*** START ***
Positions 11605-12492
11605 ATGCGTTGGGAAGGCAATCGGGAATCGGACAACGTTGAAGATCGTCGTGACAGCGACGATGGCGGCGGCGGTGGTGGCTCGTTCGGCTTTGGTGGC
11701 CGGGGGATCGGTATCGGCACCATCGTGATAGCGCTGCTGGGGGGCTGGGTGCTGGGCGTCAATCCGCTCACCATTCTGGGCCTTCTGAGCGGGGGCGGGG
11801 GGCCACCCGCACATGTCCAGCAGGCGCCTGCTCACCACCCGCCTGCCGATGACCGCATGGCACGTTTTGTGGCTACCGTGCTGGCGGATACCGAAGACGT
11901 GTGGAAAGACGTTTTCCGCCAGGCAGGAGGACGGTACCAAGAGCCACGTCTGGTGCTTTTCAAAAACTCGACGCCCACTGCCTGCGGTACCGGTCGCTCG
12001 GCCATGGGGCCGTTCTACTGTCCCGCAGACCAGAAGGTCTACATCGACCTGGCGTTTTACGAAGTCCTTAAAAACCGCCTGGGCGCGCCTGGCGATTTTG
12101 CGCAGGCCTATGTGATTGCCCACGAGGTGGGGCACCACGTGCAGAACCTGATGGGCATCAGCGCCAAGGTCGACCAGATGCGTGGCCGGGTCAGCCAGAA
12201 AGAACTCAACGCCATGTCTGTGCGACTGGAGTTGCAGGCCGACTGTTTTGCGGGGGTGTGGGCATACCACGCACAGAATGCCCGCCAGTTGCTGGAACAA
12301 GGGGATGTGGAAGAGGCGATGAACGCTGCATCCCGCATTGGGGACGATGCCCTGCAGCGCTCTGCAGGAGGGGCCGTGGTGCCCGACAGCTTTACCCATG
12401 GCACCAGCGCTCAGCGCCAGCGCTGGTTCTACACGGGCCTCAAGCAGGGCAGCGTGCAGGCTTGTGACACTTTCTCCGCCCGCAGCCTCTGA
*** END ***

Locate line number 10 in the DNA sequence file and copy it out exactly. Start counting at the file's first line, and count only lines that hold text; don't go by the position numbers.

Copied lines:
12401 GCACCAGCGCTCAGCGCCAGCGCTGGTTCTACACGGGCCTCAAGCAGGGCAGCGTGCAGGCTTGTGACACTTTCTCCGCCCGCAGCCTCTGA